While recently shopping at a club store, I found myself intrigued by a sharp looking three pack of Axe dry deodorant. The three tubes of product were not in the boring, traditional 1 X 3 or 3 X 1 multi-pack configuration which has become the norm. The products were staggered, which made them stand out in the personal care aisle.
First Impressions Can Be Deceiving and Greener than ExpectedMy first reaction was positive on the aesthetics of the package but I immediately assumed they had accomplished the staggered look with some type of pre-molded blister card or clam shell. I am not a big fan of either packaging style because though they are usually high on appearance, they tend to be low on my sustainability scale. The board and film used are fused together making them virtually impossible to separate. Even if I can get the darn package open, which is often a huge challenge, the packaging waste is almost always destined for a land fill because it cannot be easily segregated for easy sorting and recycling
Long Time Green Packaging Problem and Favorite Subject
I have carried on a long term personal war against the “one material” myth. There are green activists who insist that any packaging solution must feature a single substrate, material or component to be considered sustainable and green. I wrote about this almost two years ago in an article featured on Sustainable Is Good and in a word, my response is baloney. Baloney by the way is never a “one material” hunger solution. Much like hot dogs, the less we know about the composition, the better.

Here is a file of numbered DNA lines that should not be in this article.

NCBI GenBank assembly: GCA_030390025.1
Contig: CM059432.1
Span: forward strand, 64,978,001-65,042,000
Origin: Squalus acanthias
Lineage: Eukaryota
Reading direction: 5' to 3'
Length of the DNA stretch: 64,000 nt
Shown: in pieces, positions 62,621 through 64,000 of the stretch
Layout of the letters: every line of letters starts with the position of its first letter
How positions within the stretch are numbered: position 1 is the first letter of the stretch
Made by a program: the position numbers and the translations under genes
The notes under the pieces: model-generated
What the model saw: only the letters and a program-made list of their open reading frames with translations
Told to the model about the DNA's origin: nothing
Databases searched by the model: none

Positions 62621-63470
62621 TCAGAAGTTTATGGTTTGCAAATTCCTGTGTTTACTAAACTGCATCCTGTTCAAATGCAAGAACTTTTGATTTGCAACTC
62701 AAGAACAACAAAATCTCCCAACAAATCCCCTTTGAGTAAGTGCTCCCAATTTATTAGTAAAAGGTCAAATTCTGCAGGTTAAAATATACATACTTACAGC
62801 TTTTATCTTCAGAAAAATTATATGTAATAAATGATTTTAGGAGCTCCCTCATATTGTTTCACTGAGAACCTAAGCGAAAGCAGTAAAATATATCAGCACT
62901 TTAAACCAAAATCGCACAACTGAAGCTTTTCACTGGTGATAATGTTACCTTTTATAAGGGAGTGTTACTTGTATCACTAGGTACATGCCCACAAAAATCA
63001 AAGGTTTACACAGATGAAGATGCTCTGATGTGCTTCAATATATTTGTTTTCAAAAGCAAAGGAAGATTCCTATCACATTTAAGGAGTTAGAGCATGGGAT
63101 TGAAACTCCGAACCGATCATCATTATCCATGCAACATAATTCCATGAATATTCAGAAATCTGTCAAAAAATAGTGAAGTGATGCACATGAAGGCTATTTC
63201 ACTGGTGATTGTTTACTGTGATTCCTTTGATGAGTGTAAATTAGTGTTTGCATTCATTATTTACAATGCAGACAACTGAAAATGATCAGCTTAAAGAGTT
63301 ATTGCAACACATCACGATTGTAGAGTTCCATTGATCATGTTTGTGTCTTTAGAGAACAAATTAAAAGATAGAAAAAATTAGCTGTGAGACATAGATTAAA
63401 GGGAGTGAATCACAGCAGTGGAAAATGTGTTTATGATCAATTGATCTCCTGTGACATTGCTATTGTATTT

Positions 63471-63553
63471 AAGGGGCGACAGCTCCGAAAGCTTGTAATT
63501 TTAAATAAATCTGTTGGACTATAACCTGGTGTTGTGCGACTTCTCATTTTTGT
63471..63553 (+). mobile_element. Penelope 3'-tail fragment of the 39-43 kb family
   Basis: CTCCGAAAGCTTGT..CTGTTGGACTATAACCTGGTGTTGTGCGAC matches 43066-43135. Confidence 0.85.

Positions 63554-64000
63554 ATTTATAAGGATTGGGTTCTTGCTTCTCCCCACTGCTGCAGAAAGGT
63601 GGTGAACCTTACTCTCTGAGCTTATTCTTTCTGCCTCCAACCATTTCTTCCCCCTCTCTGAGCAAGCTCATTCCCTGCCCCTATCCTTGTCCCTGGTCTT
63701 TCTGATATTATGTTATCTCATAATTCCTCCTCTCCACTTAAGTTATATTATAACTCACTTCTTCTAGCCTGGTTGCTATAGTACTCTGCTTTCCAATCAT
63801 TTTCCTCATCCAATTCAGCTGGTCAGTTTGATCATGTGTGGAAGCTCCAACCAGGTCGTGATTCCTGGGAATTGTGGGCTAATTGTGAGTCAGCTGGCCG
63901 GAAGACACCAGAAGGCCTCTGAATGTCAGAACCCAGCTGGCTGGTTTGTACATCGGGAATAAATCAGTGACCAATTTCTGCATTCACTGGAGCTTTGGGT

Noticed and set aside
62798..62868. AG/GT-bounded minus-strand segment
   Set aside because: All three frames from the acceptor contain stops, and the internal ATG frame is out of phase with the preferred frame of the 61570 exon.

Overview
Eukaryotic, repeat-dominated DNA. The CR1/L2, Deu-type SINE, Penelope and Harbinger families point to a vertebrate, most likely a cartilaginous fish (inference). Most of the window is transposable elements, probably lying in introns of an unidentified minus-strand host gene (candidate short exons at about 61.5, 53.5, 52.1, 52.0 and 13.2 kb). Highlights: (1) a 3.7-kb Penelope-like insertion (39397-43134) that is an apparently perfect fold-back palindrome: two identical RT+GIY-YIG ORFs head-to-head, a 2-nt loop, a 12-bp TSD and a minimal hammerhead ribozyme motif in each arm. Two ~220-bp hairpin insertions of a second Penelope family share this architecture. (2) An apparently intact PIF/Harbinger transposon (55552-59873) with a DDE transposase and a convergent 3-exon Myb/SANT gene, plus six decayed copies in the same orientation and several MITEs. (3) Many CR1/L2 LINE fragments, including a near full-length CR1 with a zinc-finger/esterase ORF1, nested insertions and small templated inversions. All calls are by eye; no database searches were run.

Take it Home and Check it Out
Upon closer inspection, I realized this Axe plastic and board combination was not at all a blister or clam shell but some type of fold over design and thanks to the well laid out perforations on the back of the card, it looked like it would be easy to open and recycle. Fascinated by the package and a deep desire to smell younger than my eighty-six year old father, I took the package home where I could conduct my own packaging autopsy.
The eco message printed on the board portion of the package design indicated it was “recyclable”. That is good but not great. Great would have been if they used some PCW content and spelled that out on the package. The message also showed a #1 recycle logo and on the bottom of the well designed footer for shelf display you could see the clear tray is made of PET.
Yes, But Is It “Globe Guard Eco Consistency Award” Worthy?
So far we are talking good packaging but does it truly merit our prestigious though still underappreciated award? What I found out was that the easy open perforations that initially caught my eye, did indeed work as promised. The package opened up easily without the use of power tools and allowed the removal of the products. What is most important, with little additional effort the PET molded tray easily popped out of the paperboard card, permitting the tray it to be recycled “anywhere facilities exist”
At a time when so much packaging struggles to walk the line between security and sustainability, it is good to see Unilever able to accomplish both without use of unusual techniques or materials.
Congratulations Unilever for a job well done as well as a much deserved Globe Guard Eco Consistency award.